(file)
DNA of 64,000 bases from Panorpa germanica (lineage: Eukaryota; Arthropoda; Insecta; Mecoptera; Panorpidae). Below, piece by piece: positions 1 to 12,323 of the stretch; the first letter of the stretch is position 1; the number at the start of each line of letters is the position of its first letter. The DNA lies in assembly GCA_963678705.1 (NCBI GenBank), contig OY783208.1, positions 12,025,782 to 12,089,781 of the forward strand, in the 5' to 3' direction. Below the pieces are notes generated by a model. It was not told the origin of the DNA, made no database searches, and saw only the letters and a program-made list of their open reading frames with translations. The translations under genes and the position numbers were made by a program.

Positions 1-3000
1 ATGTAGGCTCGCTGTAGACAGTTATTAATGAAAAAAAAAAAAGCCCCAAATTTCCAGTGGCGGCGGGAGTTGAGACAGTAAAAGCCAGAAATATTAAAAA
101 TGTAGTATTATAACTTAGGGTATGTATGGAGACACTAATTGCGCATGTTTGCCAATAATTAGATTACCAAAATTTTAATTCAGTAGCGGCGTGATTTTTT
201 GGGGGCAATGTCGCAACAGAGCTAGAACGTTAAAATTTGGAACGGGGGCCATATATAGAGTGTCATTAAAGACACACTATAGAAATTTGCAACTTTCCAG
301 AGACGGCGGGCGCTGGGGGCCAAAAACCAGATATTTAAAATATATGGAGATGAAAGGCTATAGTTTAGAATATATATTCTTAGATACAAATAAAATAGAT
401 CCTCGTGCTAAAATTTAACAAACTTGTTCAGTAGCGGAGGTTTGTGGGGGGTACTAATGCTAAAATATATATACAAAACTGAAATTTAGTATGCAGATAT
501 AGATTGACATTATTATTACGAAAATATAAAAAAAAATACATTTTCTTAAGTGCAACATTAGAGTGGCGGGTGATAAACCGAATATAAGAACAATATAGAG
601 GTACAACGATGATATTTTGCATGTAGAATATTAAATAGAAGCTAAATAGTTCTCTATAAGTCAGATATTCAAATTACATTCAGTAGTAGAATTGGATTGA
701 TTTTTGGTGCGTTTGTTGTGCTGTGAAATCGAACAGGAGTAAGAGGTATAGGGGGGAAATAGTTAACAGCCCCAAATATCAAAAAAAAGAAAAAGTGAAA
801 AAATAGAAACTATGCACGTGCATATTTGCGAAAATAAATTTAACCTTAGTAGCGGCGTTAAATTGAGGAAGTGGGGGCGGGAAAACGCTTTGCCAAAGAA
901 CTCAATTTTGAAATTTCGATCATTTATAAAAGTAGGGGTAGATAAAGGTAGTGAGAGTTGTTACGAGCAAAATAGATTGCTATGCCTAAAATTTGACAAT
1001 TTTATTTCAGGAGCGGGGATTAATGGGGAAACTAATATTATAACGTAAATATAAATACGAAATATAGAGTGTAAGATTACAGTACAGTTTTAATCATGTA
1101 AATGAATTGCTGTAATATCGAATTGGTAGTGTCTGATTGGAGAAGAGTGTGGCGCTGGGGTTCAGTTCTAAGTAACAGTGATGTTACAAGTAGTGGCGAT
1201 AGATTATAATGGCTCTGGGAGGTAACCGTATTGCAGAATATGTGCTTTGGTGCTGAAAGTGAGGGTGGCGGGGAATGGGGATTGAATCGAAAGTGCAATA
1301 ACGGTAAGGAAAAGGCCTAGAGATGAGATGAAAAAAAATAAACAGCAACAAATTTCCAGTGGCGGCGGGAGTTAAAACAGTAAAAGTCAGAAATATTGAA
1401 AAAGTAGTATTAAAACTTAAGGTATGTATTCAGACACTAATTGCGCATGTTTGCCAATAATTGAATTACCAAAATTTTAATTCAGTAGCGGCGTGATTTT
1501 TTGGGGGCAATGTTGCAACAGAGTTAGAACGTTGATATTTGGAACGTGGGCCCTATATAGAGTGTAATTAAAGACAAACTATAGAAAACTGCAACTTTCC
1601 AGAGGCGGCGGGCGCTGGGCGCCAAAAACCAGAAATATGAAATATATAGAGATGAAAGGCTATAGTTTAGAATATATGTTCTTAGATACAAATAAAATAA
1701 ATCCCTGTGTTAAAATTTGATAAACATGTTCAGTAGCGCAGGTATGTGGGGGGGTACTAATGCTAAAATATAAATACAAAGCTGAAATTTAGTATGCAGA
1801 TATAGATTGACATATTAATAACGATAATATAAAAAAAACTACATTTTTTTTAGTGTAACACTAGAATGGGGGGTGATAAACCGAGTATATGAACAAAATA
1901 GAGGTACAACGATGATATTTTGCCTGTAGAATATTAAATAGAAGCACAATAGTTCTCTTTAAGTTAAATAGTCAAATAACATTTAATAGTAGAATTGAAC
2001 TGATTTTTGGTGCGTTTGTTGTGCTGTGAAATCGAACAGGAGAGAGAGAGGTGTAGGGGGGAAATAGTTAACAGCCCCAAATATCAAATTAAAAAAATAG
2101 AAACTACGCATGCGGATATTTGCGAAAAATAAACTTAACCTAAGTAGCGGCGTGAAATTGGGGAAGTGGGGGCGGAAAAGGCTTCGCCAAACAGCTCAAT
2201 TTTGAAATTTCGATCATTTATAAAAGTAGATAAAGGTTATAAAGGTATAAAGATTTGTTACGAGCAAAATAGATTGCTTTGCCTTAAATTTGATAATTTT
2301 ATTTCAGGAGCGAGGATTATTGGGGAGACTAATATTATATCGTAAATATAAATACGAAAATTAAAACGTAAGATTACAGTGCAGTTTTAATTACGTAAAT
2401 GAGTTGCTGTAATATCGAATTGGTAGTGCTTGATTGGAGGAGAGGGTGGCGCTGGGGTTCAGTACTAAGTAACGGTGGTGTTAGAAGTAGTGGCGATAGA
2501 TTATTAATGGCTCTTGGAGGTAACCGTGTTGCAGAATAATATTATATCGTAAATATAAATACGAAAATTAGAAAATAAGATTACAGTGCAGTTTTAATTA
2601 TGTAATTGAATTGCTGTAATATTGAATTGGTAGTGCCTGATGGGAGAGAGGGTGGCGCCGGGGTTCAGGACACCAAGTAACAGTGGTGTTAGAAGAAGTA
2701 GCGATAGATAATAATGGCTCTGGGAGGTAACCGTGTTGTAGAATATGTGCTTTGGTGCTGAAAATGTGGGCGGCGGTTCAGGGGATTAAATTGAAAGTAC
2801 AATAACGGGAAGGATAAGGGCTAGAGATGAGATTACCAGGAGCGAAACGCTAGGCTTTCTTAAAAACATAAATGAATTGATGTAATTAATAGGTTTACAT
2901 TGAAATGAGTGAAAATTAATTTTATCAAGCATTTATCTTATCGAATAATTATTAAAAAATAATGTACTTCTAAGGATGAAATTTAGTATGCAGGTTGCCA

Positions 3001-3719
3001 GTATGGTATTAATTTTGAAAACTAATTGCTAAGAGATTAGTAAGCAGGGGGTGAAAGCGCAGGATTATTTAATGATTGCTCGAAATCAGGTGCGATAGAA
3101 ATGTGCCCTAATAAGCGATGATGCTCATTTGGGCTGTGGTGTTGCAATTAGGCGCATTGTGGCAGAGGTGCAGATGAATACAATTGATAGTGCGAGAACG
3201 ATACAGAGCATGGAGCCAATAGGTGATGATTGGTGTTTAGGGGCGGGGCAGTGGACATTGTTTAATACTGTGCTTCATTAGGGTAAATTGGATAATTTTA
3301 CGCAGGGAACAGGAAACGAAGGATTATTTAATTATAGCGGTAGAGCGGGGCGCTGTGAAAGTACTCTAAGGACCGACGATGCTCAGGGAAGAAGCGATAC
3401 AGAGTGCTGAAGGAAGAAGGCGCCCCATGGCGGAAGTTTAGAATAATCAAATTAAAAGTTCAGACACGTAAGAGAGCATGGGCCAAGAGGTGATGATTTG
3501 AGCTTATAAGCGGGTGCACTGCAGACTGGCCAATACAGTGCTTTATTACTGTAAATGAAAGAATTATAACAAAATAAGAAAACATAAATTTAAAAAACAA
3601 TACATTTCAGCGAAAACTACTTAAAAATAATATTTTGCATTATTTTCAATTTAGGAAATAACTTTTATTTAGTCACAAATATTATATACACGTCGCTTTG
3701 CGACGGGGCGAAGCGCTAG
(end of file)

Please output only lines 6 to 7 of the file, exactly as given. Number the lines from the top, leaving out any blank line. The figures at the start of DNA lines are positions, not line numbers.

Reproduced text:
301 AGACGGCGGGCGCTGGGGGCCAAAAACCAGATATTTAAAATATATGGAGATGAAAGGCTATAGTTTAGAATATATATTCTTAGATACAAATAAAATAGAT
401 CCTCGTGCTAAAATTTAACAAACTTGTTCAGTAGCGGAGGTTTGTGGGGGGTACTAATGCTAAAATATATATACAAAACTGAAATTTAGTATGCAGATAT